OF Johan Rojas, Phillies
Low-A Clearwater • Age: 20
Rojas was one of just nine hitters age 20 or younger to bat 20 or more times in big league spring training games. That list is a veritable who’s who of elite prospects—it includes Wander Franco, Julio Rodriguez, CJ Abrams, Marco Luciano and Riley Greene—and then there’s Rojas and Michael Harris (above). The Phillies see a lot to like about Rojas, from his glove in center field to his speed to his aptitude to the high-end exit velocities he flashed at instructional league last fall. The shape of his offensive production is still to be determined, but he has a lot of raw ingredients to work with.
OF Peyton Burdick, Marlins
Double-A Pensacola • Age: 24
Only Triple-A sluggers Ty France and Kevin Cron outproduced Burdick in 2019, according to the index metric wRC+, among minor league batters with at least 300 plate appearances. Burdick’s exploits went largely unnoticed because he was a 22-year-old Wright State redhirt junior and third-round pick who dominated the Low-A Midwest League. But his natural hitting ability, discipline, enhanced strength and go-getter intensity have caught the attention of scouts. Burdick has a lot to prove in the high minors this season because he’s already 24, but don’t bet against him.
SP Cade Cavalli, Nationals
High-A Wilmington • Age: 22
The Nationals drafted Cavalli 22nd overall out of Oklahoma last year and can’t wait to see him in game action. Not only was Washington deprived of his official pro debut because of the pandemic, but they also saw just four Big 12 Conference starts in 2020 before the shutdown. But the sharply improved control Cavalli showed in those four college starts, combined with the strong impression he made at the alternate training site—mid-90s fastball, outstanding changeup, sharp slider and curveball with improving 12-to-6 action—have him positioned to make a big jump.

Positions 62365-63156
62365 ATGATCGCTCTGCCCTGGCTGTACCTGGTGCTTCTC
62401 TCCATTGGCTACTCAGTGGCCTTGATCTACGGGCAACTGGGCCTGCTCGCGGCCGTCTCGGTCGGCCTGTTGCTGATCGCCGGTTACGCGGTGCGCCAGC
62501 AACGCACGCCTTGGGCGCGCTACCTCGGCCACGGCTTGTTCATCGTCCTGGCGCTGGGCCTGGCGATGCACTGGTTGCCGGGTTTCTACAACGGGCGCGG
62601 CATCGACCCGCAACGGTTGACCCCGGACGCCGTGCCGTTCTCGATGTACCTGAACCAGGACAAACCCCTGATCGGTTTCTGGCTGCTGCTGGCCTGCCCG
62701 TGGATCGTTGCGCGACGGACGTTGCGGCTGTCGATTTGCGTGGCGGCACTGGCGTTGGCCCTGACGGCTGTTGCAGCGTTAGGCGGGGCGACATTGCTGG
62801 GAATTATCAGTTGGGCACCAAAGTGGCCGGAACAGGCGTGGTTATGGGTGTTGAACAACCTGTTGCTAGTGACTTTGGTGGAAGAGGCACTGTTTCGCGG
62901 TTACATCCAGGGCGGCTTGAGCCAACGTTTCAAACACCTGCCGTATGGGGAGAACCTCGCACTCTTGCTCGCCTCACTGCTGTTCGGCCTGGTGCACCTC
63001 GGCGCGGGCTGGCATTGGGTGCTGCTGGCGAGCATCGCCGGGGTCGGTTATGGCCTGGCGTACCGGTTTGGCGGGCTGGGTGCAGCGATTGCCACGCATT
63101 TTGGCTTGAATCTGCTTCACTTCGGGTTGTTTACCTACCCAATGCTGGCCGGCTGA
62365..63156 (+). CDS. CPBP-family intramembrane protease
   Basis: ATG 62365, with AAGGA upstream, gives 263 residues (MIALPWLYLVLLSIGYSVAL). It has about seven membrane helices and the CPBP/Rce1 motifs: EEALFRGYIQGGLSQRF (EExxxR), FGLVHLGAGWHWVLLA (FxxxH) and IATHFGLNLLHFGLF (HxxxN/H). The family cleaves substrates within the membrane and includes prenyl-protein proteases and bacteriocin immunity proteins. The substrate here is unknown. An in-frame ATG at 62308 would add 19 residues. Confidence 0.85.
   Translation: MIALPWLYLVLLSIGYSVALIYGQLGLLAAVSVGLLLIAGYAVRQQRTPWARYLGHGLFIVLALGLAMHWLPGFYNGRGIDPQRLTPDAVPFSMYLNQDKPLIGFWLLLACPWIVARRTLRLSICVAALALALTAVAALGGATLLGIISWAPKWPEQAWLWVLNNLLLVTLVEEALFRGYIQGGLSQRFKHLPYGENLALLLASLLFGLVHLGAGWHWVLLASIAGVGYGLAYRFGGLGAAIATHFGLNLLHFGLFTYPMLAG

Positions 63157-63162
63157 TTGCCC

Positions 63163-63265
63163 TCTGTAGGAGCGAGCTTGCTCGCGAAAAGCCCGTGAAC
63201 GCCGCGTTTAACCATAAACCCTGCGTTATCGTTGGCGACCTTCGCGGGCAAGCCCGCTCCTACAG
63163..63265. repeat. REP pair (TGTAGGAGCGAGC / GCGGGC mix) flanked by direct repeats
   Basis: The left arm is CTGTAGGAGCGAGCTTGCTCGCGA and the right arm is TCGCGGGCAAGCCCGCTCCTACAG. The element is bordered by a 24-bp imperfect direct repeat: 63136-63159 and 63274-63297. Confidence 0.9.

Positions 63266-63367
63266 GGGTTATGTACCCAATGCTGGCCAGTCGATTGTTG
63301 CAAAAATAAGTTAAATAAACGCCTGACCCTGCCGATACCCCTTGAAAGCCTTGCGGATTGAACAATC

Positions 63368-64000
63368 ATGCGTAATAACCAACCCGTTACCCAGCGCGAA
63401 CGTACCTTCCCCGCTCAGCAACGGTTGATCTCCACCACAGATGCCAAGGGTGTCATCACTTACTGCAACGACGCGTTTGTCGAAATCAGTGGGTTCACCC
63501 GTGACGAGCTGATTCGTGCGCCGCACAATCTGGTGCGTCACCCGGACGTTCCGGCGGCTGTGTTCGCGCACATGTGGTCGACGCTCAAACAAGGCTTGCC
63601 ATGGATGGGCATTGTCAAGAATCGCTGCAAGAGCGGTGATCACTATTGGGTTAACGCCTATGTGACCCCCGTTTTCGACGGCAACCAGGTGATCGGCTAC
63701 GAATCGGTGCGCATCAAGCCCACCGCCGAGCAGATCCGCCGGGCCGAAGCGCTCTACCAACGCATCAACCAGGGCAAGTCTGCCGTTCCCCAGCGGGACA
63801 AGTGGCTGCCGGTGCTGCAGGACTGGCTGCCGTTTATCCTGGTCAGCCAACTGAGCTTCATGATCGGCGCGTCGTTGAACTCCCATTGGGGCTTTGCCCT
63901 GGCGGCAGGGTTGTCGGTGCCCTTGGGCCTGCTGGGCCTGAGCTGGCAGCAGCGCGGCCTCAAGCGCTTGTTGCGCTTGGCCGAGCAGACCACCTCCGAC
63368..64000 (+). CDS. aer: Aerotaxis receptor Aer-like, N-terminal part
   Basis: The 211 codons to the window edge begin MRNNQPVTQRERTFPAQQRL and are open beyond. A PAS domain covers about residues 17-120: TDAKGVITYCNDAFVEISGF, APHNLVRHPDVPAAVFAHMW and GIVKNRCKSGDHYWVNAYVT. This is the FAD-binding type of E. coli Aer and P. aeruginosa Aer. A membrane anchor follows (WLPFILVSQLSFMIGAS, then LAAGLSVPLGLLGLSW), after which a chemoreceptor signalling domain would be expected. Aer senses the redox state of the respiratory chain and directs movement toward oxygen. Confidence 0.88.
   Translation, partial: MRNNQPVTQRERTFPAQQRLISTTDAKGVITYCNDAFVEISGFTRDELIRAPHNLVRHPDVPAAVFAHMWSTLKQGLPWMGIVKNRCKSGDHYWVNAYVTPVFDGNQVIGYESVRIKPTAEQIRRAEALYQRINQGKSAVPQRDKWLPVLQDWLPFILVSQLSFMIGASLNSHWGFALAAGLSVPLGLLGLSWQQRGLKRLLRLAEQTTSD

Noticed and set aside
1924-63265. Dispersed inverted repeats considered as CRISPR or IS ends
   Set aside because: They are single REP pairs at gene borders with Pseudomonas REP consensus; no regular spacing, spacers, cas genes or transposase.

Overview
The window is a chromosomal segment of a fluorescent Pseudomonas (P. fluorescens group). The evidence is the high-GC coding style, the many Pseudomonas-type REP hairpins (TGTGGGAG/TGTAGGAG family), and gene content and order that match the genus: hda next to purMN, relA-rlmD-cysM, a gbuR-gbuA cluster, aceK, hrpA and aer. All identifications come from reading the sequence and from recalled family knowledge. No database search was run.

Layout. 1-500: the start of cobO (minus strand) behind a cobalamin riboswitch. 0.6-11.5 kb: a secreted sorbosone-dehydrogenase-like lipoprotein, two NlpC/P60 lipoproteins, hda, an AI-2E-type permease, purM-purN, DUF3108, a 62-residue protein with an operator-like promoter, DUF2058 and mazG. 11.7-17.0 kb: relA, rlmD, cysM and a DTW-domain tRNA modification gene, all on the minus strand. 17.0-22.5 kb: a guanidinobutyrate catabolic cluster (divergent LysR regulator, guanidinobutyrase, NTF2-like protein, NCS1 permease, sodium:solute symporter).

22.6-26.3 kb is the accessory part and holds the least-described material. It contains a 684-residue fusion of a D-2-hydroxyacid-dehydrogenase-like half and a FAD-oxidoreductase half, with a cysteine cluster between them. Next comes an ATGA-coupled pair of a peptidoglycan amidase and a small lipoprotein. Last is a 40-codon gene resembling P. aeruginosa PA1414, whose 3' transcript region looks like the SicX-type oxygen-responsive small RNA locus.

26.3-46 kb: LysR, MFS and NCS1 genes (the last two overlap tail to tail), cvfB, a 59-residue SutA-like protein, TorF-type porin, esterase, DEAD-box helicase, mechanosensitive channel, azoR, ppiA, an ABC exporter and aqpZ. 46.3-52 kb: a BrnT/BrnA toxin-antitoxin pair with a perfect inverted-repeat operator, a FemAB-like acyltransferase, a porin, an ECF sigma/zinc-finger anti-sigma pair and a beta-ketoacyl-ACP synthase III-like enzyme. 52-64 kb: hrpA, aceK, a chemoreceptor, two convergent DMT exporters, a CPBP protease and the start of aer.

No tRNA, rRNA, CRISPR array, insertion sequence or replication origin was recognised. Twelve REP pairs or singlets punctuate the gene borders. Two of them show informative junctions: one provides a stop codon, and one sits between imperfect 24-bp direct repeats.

SP Alec Marsh, Royals
Double-A Northwest Arkansas • Age: 22
Marsh gained helium throughout his junior year at Arizona State in 2019 and landed with the Royals in the supplemental second round. He logged 33 innings in the Pioneer League that year, where he showcased a four-pitch mix and strong control, but then 2020 happened. Marsh’s official record last year consisted of three appearances in the independent Constellation Energy League, but he made a ton of progress behind the scenes. Most notably, Marsh boosted his average velocity several ticks. The Royals say he now sits mid 90s and has added oomph to his slider and better 12-to-6 shape to his curveball. Pitching prospects are volatile, but Marsh has enough positive attributes, including high marks for competitiveness and preparation, that he’s well worth the risk.
SP Hunter Brown, Astros
Double-A Corpus Christi • Age: 22
Brown is a classic example of a pitcher with big stuff coming from a small school. The Astros pounced on the Division II Wayne State righthander in the fifth round in 2019 and watched him play to his strengths (and weaknesses) at short-season Tri-City. Brown struck out 33 in 23.2 innings while allowing just 13 hits—but he also walked 18 batters with poor control. Houston has work to do to get Brown’s control and command near average, but the payoff is immense if it all clicks. He pitches in the mid-to-high 90s with a full complement of power secondaries, including a 12-to-6 curveball, hard slider and changeup. Brown could struggle to develop the feel to start, but if moved to the bullpen his pure stuff is closer-worthy.
SP Kyle Harrison, Giants
Low-A San Jose • Age: 19
The Giants have developed a reputation for developing big league pitchers into their best selves. Harrison could give them a similar success story in the minor leagues. San Francisco drafted Harrison in the third round in 2020 and went well over slot to sign him. He quickly emerged as not only the organization’s best draft value but also its top pitching prospect in a hitter-heavy system. Harrison bulked up his body and velocity after signing. By spring training this year he was touching 98 mph and sitting mid 90s with riding action from a lower arm slot. It’s a tough look for opposing batters, who also must contend with his improving slider. While Harrison is largely a two-pitch pitcher, he has plenty of time to add polish as he climbs the ladder.